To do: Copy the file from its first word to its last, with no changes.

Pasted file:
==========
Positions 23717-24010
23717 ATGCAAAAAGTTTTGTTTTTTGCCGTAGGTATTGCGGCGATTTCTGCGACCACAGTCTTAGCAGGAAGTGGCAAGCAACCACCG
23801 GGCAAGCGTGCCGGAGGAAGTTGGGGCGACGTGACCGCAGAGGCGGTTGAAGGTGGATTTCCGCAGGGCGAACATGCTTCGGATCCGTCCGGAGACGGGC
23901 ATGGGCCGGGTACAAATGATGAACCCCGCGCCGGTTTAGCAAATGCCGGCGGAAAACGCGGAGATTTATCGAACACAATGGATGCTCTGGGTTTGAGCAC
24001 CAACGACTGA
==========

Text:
Positions 23717-24010
23717 ATGCAAAAAGTTTTGTTTTTTGCCGTAGGTATTGCGGCGATTTCTGCGACCACAGTCTTAGCAGGAAGTGGCAAGCAACCACCG
23801 GGCAAGCGTGCCGGAGGAAGTTGGGGCGACGTGACCGCAGAGGCGGTTGAAGGTGGATTTCCGCAGGGCGAACATGCTTCGGATCCGTCCGGAGACGGGC
23901 ATGGGCCGGGTACAAATGATGAACCCCGCGCCGGTTTAGCAAATGCCGGCGGAAAACGCGGAGATTTATCGAACACAATGGATGCTCTGGGTTTGAGCAC
24001 CAACGACTGA